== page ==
Two-fifths of UK small businesses claim productivity increases since lockdown

As UK government mulls programme to encourage big return to the office, survey finds that commuting time has been swapped for work time as homeworkers notch up almost a month in overtime

As lockdown conditions generally loosen, UK big businesses have been challenged to seek safe office solutions as they encourage a return to the office for workers who have been at home en masse since March, but it would appear that for smaller business, lockdown has been more lucrative, with remote working driving productivity.

In the early days of lockdown, the UK’s small businesses had indicated that the prospect of working remotely for months on end was a major concern. According to research from Hitachi Capital Business Finance in April 2020, small businesses were twice as likely as larger firms to have concerns about their survival during the coronavirus period, with 21% of small firms considering the prospect of working from home indefinitely a major challenge, compared with just 15% of larger businesses.

Nearly one-third of small business respondents (31%) said they had some degree of concern, compared with 19% of larger businesses.

But now, new research from UK telco Vodafone into small business employees has revealed that 40% say they have been more productive since starting to work from home in March. And while city centres have been taking time to recover, local economies are benefiting from the rise in home working, with 25% of home workers visiting their local coffee shop or café at least once a day. 

The research, which surveyed 1,003 small business employees, also found that working from home has not hindered Brits’ productivity, with 40% of workers putting in an average of 642 extra hours, equal to 26 extra days, since lockdown began in March. Three-fifths of employees said they are working in the time they would usually be commuting, and 61% say they now don’t mind picking up tasks at any time of day.

“The Covid-19 pandemic has reshaped the working world, seemingly for the long term,” said Anne Sheehan, business director at Vodafone UK. “Workers are now contributing more where they live, and that will be a boost to local businesses during these difficult times.”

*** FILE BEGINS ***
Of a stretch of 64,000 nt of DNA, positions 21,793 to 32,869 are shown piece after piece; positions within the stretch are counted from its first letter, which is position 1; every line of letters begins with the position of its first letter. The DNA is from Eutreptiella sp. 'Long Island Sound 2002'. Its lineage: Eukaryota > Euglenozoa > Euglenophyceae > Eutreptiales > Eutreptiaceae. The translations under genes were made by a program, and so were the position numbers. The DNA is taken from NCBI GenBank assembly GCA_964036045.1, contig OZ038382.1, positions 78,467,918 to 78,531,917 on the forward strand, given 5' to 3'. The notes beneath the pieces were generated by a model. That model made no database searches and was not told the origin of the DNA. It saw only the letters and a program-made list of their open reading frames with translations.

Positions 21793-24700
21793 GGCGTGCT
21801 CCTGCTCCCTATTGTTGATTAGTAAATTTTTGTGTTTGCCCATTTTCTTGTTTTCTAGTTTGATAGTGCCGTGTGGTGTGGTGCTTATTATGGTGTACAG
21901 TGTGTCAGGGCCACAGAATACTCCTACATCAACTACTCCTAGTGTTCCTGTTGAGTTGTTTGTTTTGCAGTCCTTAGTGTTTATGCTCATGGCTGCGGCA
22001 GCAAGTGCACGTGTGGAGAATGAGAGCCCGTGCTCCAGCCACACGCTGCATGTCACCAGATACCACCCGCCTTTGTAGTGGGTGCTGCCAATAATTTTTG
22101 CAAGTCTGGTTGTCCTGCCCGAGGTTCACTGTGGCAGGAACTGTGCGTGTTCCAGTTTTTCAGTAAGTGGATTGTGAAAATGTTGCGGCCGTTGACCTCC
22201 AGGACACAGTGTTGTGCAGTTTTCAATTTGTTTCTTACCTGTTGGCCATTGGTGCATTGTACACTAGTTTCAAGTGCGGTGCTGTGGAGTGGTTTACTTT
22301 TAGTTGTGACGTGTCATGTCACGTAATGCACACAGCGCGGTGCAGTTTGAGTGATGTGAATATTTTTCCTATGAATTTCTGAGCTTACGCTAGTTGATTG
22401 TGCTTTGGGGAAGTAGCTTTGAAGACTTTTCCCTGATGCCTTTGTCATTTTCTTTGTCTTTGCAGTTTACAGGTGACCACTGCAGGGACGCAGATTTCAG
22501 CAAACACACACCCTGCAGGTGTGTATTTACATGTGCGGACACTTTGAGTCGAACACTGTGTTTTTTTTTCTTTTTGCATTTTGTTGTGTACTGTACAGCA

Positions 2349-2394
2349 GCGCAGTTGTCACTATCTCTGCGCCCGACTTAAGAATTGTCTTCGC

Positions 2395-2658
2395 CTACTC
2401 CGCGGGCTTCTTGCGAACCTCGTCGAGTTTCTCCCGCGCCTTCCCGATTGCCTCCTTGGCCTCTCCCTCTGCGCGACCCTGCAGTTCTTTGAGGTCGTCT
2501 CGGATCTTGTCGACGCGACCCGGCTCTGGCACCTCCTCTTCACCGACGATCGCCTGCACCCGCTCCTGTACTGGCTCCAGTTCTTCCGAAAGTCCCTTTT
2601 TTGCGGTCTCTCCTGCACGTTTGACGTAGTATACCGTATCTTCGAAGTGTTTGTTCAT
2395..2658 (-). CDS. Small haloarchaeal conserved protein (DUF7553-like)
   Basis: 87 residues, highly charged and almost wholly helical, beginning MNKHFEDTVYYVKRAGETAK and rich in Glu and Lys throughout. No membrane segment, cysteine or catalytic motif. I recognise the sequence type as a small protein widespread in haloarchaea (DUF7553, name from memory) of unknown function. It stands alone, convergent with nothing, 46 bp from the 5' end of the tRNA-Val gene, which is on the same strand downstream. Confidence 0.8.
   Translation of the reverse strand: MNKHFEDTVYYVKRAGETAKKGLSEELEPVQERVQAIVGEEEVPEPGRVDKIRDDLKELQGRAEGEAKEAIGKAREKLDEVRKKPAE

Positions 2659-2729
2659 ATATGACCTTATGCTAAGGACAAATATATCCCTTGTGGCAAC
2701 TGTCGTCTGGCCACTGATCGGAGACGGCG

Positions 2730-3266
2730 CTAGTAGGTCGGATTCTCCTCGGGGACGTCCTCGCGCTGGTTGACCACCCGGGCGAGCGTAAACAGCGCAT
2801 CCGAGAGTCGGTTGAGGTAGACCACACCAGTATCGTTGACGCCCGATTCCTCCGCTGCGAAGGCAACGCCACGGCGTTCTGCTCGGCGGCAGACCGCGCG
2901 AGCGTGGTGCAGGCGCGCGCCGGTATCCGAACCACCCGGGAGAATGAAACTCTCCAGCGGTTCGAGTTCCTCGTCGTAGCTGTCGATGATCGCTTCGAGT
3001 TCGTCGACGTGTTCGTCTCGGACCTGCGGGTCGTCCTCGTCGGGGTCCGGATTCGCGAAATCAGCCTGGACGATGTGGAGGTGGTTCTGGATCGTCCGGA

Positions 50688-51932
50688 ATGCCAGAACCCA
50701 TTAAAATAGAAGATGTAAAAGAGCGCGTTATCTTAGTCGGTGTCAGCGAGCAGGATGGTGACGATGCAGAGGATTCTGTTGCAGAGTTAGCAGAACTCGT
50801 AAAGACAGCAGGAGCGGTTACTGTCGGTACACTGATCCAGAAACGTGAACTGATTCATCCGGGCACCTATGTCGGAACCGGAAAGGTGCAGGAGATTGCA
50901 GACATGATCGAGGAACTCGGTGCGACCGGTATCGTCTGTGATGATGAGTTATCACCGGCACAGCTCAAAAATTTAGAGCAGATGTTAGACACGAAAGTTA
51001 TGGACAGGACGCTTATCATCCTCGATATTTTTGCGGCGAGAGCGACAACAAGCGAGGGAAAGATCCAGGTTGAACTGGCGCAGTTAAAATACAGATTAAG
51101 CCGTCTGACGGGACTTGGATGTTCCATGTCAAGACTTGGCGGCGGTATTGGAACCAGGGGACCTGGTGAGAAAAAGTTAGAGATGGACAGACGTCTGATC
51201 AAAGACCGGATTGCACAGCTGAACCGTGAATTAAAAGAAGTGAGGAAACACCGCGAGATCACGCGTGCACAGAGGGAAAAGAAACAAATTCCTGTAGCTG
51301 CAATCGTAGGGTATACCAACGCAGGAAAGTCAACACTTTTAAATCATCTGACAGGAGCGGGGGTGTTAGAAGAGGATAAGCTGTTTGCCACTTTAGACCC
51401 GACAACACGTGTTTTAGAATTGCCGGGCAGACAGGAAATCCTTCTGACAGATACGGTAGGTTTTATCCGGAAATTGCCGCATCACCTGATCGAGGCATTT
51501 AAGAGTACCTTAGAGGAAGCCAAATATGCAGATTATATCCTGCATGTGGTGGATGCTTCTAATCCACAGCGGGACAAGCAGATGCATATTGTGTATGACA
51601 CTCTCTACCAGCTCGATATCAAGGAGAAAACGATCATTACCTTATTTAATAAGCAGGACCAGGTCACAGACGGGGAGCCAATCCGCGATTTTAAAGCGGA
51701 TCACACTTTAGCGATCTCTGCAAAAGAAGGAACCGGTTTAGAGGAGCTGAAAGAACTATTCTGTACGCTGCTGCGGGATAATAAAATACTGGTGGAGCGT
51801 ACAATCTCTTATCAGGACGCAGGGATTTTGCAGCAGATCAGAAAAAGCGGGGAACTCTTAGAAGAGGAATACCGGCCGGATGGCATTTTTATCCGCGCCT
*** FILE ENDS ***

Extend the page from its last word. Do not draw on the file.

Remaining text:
The research was published as Vodafone launched a new broadband package for small business customers. Anticipating that the UK’s five million small businesses will still need proactive support as the recovery gathers pace, the new bundle will see Vodafone give new and renewing customers who sign up for its Unlimited Business Broadband package a £125 credit (excluding VAT) to offset their broadband bill for up to six months.

Once the £125 credit has been used up, the monthly fee will revert back to the standard Unlimited Business Broadband Superfast 1 package price of £19.17 (excl VAT) per month or £22.50 (excl VAT) per month for Superfast 2.

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Vodafone is also offering its Secure Mobile Office bundle, which includes access to Microsoft 365 Business Standard, Vodafone Cloud Backup and Lookout Mobile Security for £11.60 per month (excl VAT), a saving of 20%.

Vodafone has run a number of programmes designed to help small business since the start of the Covid-19 crisis. Back in March, it implemented a new policy for those small businesses it considered most at risk within its supply chain to ensure that, for the following six months, all new orders would be paid in 15 days.

In June, it announced what it called a “rescue package” designed to help UK small businesses get through the Covid-19 crisis and return to work. This included offering SMEs its Unlimited Business Broadband bundle and Microsoft 365 Business Standard free for six months.

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